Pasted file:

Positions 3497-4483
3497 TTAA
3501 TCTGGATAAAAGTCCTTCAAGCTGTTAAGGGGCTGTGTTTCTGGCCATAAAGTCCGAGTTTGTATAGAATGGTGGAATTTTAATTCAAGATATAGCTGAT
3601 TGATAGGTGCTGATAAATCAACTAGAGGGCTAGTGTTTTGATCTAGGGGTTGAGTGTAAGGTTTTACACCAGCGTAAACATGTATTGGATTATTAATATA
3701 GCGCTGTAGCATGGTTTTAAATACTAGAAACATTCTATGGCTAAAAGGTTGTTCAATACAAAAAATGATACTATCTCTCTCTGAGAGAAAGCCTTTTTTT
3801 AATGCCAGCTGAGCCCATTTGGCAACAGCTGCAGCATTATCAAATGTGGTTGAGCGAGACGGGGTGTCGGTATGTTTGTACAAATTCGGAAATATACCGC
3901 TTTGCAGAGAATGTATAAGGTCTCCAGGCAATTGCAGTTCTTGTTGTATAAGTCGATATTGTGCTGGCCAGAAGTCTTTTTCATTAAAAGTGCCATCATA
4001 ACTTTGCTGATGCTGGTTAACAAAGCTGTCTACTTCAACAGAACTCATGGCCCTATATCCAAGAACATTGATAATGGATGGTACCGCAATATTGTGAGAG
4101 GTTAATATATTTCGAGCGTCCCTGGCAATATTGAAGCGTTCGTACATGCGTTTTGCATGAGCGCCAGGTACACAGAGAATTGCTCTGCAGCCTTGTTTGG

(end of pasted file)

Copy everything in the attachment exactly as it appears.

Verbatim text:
Positions 3497-4483
3497 TTAA
3501 TCTGGATAAAAGTCCTTCAAGCTGTTAAGGGGCTGTGTTTCTGGCCATAAAGTCCGAGTTTGTATAGAATGGTGGAATTTTAATTCAAGATATAGCTGAT
3601 TGATAGGTGCTGATAAATCAACTAGAGGGCTAGTGTTTTGATCTAGGGGTTGAGTGTAAGGTTTTACACCAGCGTAAACATGTATTGGATTATTAATATA
3701 GCGCTGTAGCATGGTTTTAAATACTAGAAACATTCTATGGCTAAAAGGTTGTTCAATACAAAAAATGATACTATCTCTCTCTGAGAGAAAGCCTTTTTTT
3801 AATGCCAGCTGAGCCCATTTGGCAACAGCTGCAGCATTATCAAATGTGGTTGAGCGAGACGGGGTGTCGGTATGTTTGTACAAATTCGGAAATATACCGC
3901 TTTGCAGAGAATGTATAAGGTCTCCAGGCAATTGCAGTTCTTGTTGTATAAGTCGATATTGTGCTGGCCAGAAGTCTTTTTCATTAAAAGTGCCATCATA
4001 ACTTTGCTGATGCTGGTTAACAAAGCTGTCTACTTCAACAGAACTCATGGCCCTATATCCAAGAACATTGATAATGGATGGTACCGCAATATTGTGAGAG
4101 GTTAATATATTTCGAGCGTCCCTGGCAATATTGAAGCGTTCGTACATGCGTTTTGCATGAGCGCCAGGTACACAGAGAATTGCTCTGCAGCCTTGTTTGG